What could be more daunting for a male dancer than performing semi-naked on a vast bare stage with nowhere to hide? Surely only a complete narcissist would welcome such exposure – I’m recalling Nikolai Tsiskaridze in various gala solos (including Goleizovsky’s Narcisse).
Fortunately, the men Ivan Putrov has chosen for his latest Men in Motion programme are exceptional dance-interpreters, not self-glorifiers. His aim, as before, is to show how choreographers during the past 100 years have met the challenge of revealing aspects of a male dancer’s ability and personality, rather than simply showcasing virtuoso feats. Though Putrov’s ambition is admirable, it’s a lot to ask of audiences who may not be familiar with ballet history or with the reputations of leading dancers from different parts of the world.
The earliest ‘gods of the dance’ evoked in the programme were Auguste Vestris (1760-1842) and Vaslav Nijinsky (1889-1950). Putrov included his own adaptations of three early 20th century ballets danced by Nijinsky: L’Après-midi d’un faune, Petrushka and Le Spectre de la rose. In Petrushka, Michel Fokine envisaged Nijinsky as a not-quite-human puppet; in Spectre, as an other-wordly spirit; and in his own choreography for the faun, Nijinsky personified a half-beast, half-human creature. They are tricky roles to present out of context, though Putrov is justified in believing they have endured because they still intrigue us today.
The evening opened with a truncated version of L’Après-midi, with the faun performed by Rainer Krenstetter of Berlin Staatsballet and the chief (and sole) nymph by Elena Glurdjidze of English National Ballet. Unsatisfactory as an account of Nijinsky’s creation, it nonetheless served as a manifesto that ballet can be strange, erotic, even shocking. Next came Putrov as Narcisse, another mythical adolescent exploring his sensuality. The music, by Nikolai Tcherepnin, was originally for a Fokine ballet featuring Nijinsky as Narcissus; the 1960 solo was created by Kasian Goleizovsky for the Bolshoi’s Vladimir Vasiliev. Putrov performed it with an appealing vulnerability, less frantic than Sergei Polunin in the 2012 Men in Motion at Sadler’s Wells.
Valentino Zucchetti from the Royal Ballet performed the Vestris solo choreographed in 1969 by Leonid Jacobsen for 20 year old Mikhail Baryshnikov. Based on etchings and figurines of Auguste Vestris, famous for his versatility as a mime as well as a dancer, the solo set out to capture the spirit of the legendary performer and of the talented young Baryshnikov. A series of 15-second vignettes vary swiftly from old man to young coquette, pious woman to laughing drunkard, with a sequence of virtuoso beats and jumps to show what Vestris could do. Zuchetti seized his chance to own the role, dancing impeccably and wittily, demonstrating what a vivid performer he is.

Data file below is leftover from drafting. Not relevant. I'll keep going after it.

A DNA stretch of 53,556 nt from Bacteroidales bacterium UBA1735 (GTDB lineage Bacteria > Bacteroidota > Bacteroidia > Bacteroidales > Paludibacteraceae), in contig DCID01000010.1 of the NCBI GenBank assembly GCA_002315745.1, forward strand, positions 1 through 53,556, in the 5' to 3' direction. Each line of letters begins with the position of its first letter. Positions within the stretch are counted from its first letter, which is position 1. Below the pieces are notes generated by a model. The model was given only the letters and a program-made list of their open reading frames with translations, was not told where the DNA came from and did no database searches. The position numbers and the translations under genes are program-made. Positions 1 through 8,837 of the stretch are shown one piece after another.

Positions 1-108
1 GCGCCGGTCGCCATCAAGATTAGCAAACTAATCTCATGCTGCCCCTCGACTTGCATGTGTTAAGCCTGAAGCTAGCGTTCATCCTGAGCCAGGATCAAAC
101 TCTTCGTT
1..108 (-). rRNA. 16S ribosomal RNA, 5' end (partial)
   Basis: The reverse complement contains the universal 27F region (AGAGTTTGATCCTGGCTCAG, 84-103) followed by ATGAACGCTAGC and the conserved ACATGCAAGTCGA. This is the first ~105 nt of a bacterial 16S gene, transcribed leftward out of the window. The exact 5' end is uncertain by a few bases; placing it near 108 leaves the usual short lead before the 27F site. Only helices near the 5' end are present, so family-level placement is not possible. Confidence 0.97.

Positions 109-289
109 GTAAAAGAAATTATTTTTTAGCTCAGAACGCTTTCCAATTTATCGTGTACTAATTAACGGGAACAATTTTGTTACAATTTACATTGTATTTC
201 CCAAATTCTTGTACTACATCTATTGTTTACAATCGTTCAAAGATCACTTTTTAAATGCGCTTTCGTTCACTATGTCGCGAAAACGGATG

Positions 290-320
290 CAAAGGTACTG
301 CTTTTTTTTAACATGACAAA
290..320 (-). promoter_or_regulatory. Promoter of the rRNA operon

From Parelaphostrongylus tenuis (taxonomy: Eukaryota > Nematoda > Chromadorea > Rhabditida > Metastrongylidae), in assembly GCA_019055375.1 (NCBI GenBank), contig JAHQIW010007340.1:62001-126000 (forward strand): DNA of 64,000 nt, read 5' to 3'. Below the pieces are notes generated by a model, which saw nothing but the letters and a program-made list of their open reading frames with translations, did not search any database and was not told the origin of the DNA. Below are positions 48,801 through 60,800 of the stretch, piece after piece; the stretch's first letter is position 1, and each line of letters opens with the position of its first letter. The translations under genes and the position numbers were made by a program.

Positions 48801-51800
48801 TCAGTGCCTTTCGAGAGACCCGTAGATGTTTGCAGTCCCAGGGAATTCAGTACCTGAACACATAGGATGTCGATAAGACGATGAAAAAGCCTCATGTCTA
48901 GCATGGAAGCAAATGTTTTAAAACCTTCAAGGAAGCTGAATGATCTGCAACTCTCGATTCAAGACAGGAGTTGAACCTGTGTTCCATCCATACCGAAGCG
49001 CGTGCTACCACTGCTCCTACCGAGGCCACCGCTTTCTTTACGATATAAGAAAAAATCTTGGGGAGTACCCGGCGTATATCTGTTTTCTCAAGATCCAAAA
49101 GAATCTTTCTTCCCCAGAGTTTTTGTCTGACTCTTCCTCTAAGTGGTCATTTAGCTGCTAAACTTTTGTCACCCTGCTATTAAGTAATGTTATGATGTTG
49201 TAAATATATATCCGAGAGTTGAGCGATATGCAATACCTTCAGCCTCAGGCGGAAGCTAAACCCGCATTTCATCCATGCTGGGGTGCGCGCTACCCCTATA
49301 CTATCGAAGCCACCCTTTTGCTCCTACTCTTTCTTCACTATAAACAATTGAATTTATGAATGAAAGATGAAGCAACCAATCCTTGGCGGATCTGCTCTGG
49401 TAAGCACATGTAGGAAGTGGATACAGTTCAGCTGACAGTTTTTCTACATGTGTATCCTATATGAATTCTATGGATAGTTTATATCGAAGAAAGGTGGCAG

The first half of the programme included two neo-classical solos for beautiful men in exiguous outfits: Vadim Muntagirov (ENB) in white tights to a Bach adagio, Marian Walter (Staatsballett Berlin) in underwear to Mozart. Muntagirov was meditative, drawing out his long line while devouring space; Walter was powerful and affecting in Guala Pandi’s Lacrimosa. The music for most of the performances was played live, conducted by Richard Bernas, with members of the New London Chamber Choir for the Lacrimosa from Mozart’s Requiem Mass.
One of the exceptions was Sinnerman, to a Nina Simone recording. Daniel Proietto dazzled in a glitterball costume, bouncing round the stage in brand new choreography by Alan Lucien Øyen, resident choreographer with the Norwegian National Ballet, where Proietto is now a member. Though the solo was fun, it, and the outfit, revealed little about the dancer himself – and it went on for too long.